Government and Politics
April 28, 2021From: City of Solana Beach
As a requirement of the Solana 101 Mixed-Use project currently under construction at Highway 101 and Dahlia Drive, up to 25,000 cubic yards of the excavated sandy material from the site that has been determined to be suitable for beach renourishment is being placed in the nearshore at Fletcher Cove. The placement of this “opportunistic” material is being carried out under the City’s Sand Compatibility and Opportunistic Use Program (“SCOUP”). The SCOUP is a key element of the City’s shoreline protection/storm damage prevention, bluff erosion and sea level rise adaptation program.
Pursuant to the SCOUP program and permits, the material being placed on the beach has undergone extensive testing and analysis with a Sampling and Analysis Plan (SAP) prepared and submitted to the United States Army Corps of Engineers (USACE) and the United States Environmental Protection Agency (USEPA) for review and approval (see SAP Results). The SAPR for the Solana 101 project determined that the sandy material is free from contaminants and compatible for placement in the City’s surfzone.
The material being placed on the beach has been determined to be suitable for beach placement through grain size analysis demonstrating compliance with the environmental and regulatory parameters that the material be a minimum 75% beach sand and contain less than 25% fine grained sediments (fines) and clays. The darker sediment, or “fines”, is washed away by the waves leaving the beach quality sand on the beach and in the nearshore. The process is similar to the way material from eroding bluffs is collected by the incoming tides when it falls on the beach and is then disbursed along the shoreline and integrated into the sandy beach.
The Solana 101 SCOUP project is the first project to have met the strict SCOUP regulatory standards outlined in the City’s SCOUP permits. The City of Encinitas has implemented three SCOUP projects since 2008.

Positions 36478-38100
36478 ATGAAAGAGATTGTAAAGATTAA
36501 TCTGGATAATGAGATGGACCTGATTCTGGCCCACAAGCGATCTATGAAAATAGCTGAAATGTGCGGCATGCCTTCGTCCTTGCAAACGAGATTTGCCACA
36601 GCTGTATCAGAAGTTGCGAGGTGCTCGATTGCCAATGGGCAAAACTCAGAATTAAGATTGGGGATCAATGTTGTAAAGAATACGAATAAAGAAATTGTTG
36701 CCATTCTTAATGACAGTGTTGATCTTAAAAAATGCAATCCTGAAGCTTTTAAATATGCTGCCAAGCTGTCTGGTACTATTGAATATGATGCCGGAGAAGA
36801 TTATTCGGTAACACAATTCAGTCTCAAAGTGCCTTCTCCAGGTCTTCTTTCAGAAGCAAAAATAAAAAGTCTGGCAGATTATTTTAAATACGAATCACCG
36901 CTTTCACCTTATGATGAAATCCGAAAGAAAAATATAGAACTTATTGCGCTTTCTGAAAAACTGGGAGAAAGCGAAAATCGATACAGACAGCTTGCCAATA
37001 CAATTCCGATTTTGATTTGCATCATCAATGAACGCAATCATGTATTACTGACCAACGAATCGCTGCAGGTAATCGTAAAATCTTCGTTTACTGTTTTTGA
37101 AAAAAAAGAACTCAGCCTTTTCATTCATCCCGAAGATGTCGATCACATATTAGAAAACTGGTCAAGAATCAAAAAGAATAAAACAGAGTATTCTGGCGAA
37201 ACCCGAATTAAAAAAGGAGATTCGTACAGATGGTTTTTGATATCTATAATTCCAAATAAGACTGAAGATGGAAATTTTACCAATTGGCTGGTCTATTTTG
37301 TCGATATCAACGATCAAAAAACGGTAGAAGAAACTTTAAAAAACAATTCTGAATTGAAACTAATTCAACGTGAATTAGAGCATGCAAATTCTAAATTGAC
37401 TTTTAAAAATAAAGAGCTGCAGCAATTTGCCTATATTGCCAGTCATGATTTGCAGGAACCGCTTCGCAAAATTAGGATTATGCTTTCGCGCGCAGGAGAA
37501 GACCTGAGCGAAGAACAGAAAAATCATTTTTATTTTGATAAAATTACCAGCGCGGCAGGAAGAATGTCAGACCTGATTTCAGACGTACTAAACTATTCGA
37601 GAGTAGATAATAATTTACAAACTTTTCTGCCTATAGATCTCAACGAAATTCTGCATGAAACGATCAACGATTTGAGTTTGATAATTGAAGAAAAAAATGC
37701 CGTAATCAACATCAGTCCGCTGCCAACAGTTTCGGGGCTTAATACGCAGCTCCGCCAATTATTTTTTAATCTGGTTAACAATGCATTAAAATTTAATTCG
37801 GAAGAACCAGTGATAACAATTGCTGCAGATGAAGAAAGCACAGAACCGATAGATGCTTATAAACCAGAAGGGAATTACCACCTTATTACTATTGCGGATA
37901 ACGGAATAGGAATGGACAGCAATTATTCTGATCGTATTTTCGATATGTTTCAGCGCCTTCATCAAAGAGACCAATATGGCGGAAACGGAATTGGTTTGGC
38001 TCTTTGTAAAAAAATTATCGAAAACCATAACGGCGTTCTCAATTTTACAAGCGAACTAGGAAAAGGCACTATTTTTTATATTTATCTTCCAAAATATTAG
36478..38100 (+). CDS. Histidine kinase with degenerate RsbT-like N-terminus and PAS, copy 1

The City of Solana Beach is one of a few cities in San Diego County that has an approved Sand Compatibility and Opportunistic Use Program (SCOUP) for beach nourishment. SCOUP was developed in consultation with State and federal resource agencies and provides protocols and templates for a regional opportunistic sand program intended to streamline regulatory approval of beach nourishment projects of less than 150,000 cubic yards. The full text of the SANDAG SCOUP program can be found online at SANDAG.
SCOUP REGULATORY FRAMEWORK
The City has been proactive in advancing shoreline management activities, programs and policies to address climate change and sea-level rise. The City’s SCOUP program is a public beach restoration program and one element of the City’s coastal resiliency strategy. The City has SCOUP permits from the following agencies:
- U.S. Army Corps of Engineers (USACE) §10 and §404 Permits: Valid through 4/30/2023
- California State Lands Commission (CSLC) Land Lease: Valid through 10/15/2023
- California Coastal Commission (CCC) Coastal Development Permit: Valid through 11/13/2023
- Regional Water Quality Control Board (RWQCB) 401 Water Quality Certification: Valid through 3/2/2024
Under the City’s SCOUP, up to 150,000 cubic yards per year (cy/yr) of material that is at least 75 percent sand and less than 25 percent fine grained sediments/clays may be placed at the designated City beach fill site (Fletcher Cove Receiver Site). Beach nourishment operations were conducted at this site as part of the San Diego Association of Governments (SANDAG) Regional Beach Sand Projects (RBSP) I and II, completed in 2001 and 2012, respectively. In addition, the site was used as part of the ongoing San Elijo Lagoon Restoration Project (SELRP) with related beach sand placement activities which occurred in 2018.
The City of Solana Beach prepared a Final Mitigated Negative Declaration (“MND”, certified in 2008) jointly with the cities of Encinitas, Coronado, and Imperial Beach. The document found that impacts resulting from implementation of the proposed project could be mitigated to below a level of significance. Final MND, monitoring requirements and mitigation measures are linked here. The SCOUP's Notice of Determination (NOD) is linked here.
The City’s SCOUP Program allows for streamlined approval of placement of beach compatible sediment at Fletcher Cove. Though the approval process has been significantly streamlined, each individual project does require review and approval prior to beach placement. The review process is outlined below.
- Sampling and Analysis Plan – Sampling plan and results of the sampling analysis of the export materials for physical and chemical compatibility. Compatibility determinations are granted by the U.S. Army Corps of Engineers and U.S. Environmental Protection Agency, in coordination with other agencies.
- Project Notification Report – Notification and approval of the project from jurisdictional agencies (California Coastal Commission, U.S. Army Corps of Engineers, Regional Water Quality Control Board and California State Lands Commission).
- Construction Monitoring and Reporting – Pre- and post-project monitoring of beach profiles and surfing, and construction monitoring of turbidity, grain size, grunion, debris may be required.
This review and approval process takes approximately 6-12 months. Work is typically performed by a coastal engineering consultant experienced with beach nourishment projects.